Most children get several viral upper respiratory infections, or colds, in the winter season. Young children in childcare can appear to have one continuous cold for months, as one virus overlaps with another with no recovery in between.
Sometimes, however, colds can develop into more significant conditions. When should a child be brought to the doctor? Here are some tips to help parents make that decision.
Fever is a nonspecific sign that your child is fighting an infection, whether it is a common virus or more serious condition. Thanks to vaccines, fevers today are rarely due to serious infections.
High body temperature is not dangerous, and is part of how our bodies fight off infections. Even fevers as high as 104-105 do not hurt the body or cause brain damage, and are not a reason alone to go the hospital. However, when children have high fevers, they look and feel terrible. It can be frightening.
Doctors recommend treating fevers of 101 or above so the child feels better. It is ok, though not necessary, to treat lower fevers if treatment is helpful.
Pediatricians want to see children who have had a fever for more than three days. Any fever with pain, whether in the throat, ear, head or elsewhere, should be evaluated by a doctor.
It can be hard for children, particularly babies, to breath through congested noses. This is a mechanical problem, which improves somewhat with nasal saline drops, suctioning, and humidifiers.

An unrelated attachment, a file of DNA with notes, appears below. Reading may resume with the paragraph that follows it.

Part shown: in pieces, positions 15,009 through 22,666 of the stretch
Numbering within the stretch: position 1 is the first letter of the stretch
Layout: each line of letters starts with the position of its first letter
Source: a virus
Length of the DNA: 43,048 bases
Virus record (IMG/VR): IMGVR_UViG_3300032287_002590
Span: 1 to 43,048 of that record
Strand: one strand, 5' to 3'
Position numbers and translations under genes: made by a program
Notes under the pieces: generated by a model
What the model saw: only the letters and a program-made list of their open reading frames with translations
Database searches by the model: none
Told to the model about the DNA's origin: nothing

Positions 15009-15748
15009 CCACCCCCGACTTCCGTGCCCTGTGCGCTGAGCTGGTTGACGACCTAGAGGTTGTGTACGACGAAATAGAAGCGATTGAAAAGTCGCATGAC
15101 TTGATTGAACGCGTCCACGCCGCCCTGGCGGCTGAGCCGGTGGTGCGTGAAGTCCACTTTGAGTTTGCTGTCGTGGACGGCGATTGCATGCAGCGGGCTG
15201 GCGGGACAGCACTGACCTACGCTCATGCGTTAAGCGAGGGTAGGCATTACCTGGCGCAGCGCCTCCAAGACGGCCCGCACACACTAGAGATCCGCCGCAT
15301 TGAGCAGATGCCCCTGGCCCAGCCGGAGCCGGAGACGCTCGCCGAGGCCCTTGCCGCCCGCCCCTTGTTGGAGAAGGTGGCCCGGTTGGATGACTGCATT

Sometimes, however, colds can progress down into the lungs.
After a few days, a cough may get worse instead of better. Children and babies may show signs of labored breathing, such as breathing fast, using their stomach muscles or sucking in around the ribs or clavicle with each breath.
Whenever there is a concern for difficulty breathing, it is important to contact your pediatrician, even in the middle of the night.
When children feel sick they often refuse to eat. Babies with congested noses struggle to feed, and older children may need a lot of encouragement. While it is ok to skip solids for a couple of days, it is important that sick children drink fluids.
Fluids with electrolytes and calories are better than water. Milk and formula are fine, while clear fluids, such as electrolyte solutions, may be easier for children to keep down. Older children often are happy to eat popsicles and juices that may not be part of their regular diet.
Minimal fluid intake can lead to dehydration, usually after a few days. Signs include decreasing urine output, dry lips or gums and absence of tears. Children with signs of dehydration need to be been by a doctor.
Children with viral infections look and feel lousy. They are less active, fussy and don’t eat or sleep well. However, once the fever is reduced, they generally feel well enough to engage in reduced age-appropriate behaviors, such as sitting up, communicating and drinking. Children with very atypical behavior, such as marked weakness or irritability, particularly when without fever, need to be promptly evaluated by a physician.
Sometimes the congestion just won’t go away. If significant nasal congestion continues more than ten-fourteen days, children should be seen to make sure they have not developed a sinus infection.
Having a sick child at home is never easy. Thankfully, most childhood illnesses today resolve with time. Monitor your child, and contact your pediatrician for any of the concerns above so we can provide the care they need.